Using improper pellets could lead to feeding issues from the hopper, potentially leading to a fire and damage to your stove. If you use the wrong pellets, even if they seem to be burning properly, you might be throwing away money because the unit isn’t operating as efficiently as it could be.
As with any home appliance, you’ll want to consider the warranty of any appliance you’re planning to purchase. A warranty can be the difference between wasted money and warm, cozy heat throughout the colder seasons.
In virtually all cases, the manufacturer will provide at least a one-year warranty, but some offer longer terms. Keep in mind that the vast majority of manufacturer warranties only cover things like faulty parts, so don’t count on a warranty if you damage your unit.
On the other hand, many manufacturer’s or sellers offer the option of an extended warranty, which can ensure your unit is replaced for years to come due to faults in the manufacturing process, yet still, others will sell an extended warranty that covers accidental damage.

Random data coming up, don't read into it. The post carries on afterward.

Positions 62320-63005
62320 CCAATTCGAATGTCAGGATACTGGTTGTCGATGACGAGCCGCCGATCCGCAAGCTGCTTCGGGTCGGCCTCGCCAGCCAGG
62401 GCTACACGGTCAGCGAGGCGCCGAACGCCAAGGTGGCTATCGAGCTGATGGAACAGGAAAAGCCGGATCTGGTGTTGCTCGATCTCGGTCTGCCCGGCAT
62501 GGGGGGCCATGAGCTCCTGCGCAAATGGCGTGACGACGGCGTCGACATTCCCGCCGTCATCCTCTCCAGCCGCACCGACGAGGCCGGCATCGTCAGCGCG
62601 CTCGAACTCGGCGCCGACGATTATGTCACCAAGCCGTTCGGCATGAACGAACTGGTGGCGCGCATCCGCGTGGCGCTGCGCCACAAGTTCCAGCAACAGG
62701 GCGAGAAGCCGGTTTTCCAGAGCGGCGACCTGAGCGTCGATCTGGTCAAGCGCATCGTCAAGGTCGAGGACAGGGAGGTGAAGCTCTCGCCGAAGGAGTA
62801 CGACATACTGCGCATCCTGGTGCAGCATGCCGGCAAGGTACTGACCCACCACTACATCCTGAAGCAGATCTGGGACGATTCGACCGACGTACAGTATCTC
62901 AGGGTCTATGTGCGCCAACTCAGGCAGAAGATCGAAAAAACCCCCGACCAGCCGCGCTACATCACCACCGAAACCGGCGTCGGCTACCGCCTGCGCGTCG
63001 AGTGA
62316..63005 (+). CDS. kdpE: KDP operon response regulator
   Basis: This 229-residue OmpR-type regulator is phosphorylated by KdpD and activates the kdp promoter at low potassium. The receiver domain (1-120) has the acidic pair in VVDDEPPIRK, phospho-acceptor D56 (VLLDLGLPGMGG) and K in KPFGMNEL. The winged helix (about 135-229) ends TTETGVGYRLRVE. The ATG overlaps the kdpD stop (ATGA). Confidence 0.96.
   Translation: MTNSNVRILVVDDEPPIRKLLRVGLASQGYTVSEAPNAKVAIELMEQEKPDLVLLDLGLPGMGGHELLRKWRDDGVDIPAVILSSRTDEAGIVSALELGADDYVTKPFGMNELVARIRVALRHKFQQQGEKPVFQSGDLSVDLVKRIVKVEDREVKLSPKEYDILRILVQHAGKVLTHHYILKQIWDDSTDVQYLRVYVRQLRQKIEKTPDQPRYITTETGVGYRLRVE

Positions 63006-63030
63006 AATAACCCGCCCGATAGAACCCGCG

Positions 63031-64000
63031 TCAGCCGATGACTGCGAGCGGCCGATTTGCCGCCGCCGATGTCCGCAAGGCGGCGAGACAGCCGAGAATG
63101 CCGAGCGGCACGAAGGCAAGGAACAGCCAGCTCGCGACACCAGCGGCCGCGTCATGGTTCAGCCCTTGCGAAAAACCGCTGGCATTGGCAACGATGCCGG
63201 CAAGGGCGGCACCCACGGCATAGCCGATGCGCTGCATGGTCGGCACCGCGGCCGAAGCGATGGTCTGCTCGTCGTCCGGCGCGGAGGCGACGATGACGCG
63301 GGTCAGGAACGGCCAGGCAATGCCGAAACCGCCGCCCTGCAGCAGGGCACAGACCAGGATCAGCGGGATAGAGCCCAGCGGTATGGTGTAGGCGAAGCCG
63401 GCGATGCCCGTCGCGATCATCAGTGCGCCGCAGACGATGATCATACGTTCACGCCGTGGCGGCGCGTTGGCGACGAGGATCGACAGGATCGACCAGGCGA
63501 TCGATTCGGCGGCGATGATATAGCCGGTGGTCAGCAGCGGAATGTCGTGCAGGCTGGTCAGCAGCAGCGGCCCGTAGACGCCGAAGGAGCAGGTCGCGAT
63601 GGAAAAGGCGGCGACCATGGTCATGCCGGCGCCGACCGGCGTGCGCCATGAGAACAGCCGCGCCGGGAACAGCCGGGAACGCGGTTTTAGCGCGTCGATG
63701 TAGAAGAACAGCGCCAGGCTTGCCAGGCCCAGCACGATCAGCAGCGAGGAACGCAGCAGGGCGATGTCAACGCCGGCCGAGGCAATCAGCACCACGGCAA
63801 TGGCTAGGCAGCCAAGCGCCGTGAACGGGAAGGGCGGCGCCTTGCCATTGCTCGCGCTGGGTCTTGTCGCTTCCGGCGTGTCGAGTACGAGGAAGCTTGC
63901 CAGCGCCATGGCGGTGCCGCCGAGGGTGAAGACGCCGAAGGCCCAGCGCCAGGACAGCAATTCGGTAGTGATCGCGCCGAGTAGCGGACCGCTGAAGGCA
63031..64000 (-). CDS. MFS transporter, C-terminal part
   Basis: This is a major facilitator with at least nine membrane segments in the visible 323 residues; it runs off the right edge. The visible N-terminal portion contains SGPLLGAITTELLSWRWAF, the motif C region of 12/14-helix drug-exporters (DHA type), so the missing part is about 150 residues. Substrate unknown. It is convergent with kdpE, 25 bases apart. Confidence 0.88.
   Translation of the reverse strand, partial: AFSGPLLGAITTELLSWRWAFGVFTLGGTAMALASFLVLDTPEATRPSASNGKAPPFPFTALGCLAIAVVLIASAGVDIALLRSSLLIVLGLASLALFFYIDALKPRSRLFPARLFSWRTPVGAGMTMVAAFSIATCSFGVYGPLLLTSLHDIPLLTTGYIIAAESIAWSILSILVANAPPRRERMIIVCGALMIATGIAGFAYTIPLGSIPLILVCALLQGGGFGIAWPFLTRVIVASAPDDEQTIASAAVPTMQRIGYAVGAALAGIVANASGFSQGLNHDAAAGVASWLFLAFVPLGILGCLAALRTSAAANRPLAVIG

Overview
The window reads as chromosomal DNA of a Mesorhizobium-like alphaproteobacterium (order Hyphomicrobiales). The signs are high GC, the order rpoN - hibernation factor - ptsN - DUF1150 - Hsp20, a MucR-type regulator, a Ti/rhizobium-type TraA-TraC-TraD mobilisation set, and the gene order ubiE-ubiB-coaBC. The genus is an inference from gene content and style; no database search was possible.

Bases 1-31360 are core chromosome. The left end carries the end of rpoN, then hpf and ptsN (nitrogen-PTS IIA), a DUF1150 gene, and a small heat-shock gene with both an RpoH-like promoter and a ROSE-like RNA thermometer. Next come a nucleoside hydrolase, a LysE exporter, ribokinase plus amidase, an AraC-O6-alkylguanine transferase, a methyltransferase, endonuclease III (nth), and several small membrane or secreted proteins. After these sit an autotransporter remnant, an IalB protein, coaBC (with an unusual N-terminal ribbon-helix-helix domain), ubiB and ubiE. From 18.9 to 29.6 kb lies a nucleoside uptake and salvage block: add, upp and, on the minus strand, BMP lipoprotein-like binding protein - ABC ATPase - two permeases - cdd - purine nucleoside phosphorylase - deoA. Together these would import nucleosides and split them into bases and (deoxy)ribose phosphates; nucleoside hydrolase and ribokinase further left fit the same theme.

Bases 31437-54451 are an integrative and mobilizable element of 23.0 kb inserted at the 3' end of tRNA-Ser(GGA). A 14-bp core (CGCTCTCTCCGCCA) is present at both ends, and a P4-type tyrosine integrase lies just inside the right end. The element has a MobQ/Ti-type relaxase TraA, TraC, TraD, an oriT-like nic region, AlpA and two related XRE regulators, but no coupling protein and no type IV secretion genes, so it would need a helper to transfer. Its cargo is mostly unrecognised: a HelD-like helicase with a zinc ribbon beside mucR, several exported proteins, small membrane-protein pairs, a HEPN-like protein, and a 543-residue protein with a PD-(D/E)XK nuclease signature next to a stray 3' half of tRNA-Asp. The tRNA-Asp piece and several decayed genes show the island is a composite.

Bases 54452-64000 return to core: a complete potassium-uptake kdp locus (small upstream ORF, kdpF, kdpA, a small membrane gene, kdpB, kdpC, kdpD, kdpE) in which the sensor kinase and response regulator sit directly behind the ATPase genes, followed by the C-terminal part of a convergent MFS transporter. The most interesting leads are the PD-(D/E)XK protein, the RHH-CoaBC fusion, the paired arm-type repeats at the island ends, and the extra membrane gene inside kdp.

Do you really need that extended warranty?
Deciding on whether to choose an extended or accidental damage warranty will depend largely on your circumstances. If you’re living by yourself and plan to solely supervise the operation of your stove, then you’ll probably be safe simply taking the standard warranty.
If, however, you have a family, especially with young children who are prone to throwing things, you might consider other warranty options. Once again, you don’t want to find yourself out of heat and out of money because someone decided that your pellet stove would make a good surface to throw hard toys at.